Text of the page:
But it gets more complicated. Our flesh, muscle and bone do not just comprise a convenient vehicle with which to roam and interact. Our bodies are part and parcel of our identities. Which, I have often wondered, comes first? Most all parents are powerfully drawn to their new creation, such wondrous flesh of their flesh, blood of their blood. Beyond basic nourishment, the manner in which they react and engage with that infant goes a long way toward determining how the infant grows–and grows up. Our personhood appears to develop the moments we are cradled or not, picked up or not, spoken to and sung to, or not. We are born with all essential equipment–if we are fortunate. And then we have to figure out how to live comfortably within its confines, with and without our caretakers’ adequate assistance.

And that has been an undertaking frequently felt as defeating when I got started on my journey, before getting anywhere close to halfway along the path. The other side can look like the same place as where you started if you have chronic fear or stubborn self-doubt, combat spiritual, emotional and physical pain. Because I think it can be helpful to others who’ve suffered, I haven’t kept it a secret here that as a child I was sexually abused for a few years by a man (not of my blood family). And then lived through attempted rape and beating along a railroad tracks beside a park as a young teen, an actual rape five years later, and more abuse as I became an adult. I began to feel like a target for anger or hate by then.

These leave a deep imprint on body and soul; they can go a long way in defining who you think– then believe–you must be. Or are no longer. It spreads in your being, stealthy, silenced, potentially deadly.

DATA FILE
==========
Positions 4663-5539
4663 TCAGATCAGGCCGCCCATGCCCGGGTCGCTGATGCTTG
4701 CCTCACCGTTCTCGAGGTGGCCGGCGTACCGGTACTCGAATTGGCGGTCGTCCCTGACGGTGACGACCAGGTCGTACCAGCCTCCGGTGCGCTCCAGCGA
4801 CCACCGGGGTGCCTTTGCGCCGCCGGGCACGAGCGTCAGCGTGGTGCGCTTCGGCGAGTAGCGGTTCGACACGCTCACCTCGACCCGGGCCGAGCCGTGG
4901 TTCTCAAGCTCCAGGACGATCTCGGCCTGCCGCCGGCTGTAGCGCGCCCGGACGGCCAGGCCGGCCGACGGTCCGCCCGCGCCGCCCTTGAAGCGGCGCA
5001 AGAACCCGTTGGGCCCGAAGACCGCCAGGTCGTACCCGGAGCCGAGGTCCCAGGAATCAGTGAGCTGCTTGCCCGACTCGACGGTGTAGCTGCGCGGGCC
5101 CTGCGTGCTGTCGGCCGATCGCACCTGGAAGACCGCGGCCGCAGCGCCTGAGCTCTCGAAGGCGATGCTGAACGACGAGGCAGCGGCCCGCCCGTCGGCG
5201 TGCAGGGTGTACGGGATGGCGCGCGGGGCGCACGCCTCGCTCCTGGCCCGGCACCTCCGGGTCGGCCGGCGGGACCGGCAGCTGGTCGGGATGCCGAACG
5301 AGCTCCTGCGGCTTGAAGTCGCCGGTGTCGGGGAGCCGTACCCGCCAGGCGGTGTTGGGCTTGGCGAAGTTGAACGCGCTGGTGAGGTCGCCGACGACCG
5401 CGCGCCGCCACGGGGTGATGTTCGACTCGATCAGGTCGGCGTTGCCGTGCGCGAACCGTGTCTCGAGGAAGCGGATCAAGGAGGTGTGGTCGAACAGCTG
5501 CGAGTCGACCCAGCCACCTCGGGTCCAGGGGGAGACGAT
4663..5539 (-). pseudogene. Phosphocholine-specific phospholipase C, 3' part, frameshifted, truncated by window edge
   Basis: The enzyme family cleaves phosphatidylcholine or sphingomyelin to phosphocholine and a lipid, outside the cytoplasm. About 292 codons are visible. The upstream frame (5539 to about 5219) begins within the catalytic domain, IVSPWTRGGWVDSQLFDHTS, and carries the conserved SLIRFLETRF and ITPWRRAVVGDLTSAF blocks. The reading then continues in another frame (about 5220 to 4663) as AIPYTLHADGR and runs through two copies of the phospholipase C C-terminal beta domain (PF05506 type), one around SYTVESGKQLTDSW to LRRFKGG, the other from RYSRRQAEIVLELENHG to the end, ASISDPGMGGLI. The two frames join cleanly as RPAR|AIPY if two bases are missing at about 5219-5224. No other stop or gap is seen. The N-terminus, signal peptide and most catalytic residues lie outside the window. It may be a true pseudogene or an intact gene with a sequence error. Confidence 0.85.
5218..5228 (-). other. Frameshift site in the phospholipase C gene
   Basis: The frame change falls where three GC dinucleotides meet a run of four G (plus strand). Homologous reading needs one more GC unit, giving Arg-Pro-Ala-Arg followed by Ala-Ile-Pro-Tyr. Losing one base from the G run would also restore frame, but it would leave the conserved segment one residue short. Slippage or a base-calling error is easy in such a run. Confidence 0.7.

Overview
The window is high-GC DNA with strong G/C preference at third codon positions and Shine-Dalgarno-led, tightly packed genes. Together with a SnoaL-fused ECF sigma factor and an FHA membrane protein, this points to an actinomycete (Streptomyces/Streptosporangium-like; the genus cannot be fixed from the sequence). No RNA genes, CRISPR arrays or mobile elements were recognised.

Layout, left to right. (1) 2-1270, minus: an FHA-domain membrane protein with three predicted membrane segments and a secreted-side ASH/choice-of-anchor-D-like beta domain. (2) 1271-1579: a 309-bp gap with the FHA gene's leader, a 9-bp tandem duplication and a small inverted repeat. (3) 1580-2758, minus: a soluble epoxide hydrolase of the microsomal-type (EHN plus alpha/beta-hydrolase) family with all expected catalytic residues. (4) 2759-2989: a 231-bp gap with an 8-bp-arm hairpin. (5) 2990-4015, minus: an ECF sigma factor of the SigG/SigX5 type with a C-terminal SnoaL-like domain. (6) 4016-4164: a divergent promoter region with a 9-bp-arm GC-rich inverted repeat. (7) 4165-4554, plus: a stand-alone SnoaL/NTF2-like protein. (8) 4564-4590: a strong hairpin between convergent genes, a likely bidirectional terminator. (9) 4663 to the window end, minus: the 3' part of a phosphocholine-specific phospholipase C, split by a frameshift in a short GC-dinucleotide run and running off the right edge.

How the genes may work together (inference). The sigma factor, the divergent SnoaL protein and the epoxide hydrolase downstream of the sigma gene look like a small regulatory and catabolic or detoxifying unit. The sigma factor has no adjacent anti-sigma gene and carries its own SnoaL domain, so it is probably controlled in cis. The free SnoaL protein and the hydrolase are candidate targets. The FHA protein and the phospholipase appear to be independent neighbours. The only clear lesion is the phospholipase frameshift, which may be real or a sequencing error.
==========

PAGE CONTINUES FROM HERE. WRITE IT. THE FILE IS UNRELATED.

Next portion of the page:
It took some years to face the damage squarely, to bit by bit heal the gaping rawness of those hidden wounds. But if there was one thing that motivated me, it was first an angry resolve that nothing and no one would stop me from living more of the life I wanted. There would not be lasting defeat. I would not give up rightful ownership of my own true self due to crimes committed against me. The past would not dictate my present or future. Even when I was on my knees praying through tears, body aching, mind spinning, my soul overcome, I believed I would get through it all because the alternative was not part of my deepest desire: death or sentenced to lifelong pain and misery. I needed to live a rich life with optimistic curiosity. Fearlessness again. I could feel this stirring, still.

But before that could come about I experienced adolescent breakdowns–due to Post Traumatic Stress Disorder undiagnosed until age twenty–abused alcohol and drugs, and developed dangerous alliances. Teetered on the thin edge of a lifestyle that eventually cost me dearly. It becomes easier to live recklessly when you are not longer clear about how to live and stay safe.

I gave up high academic goals (though I attended university later), lost opportunities, including a possibility of becoming a professional singer. My dreams fell apart. Moment by moment, I sought any minute flickering light within darkness. It seemed each time I got to it there was something else to blot it out for some years. I began to suspect this was going to be life as I knew it, with no more good chances.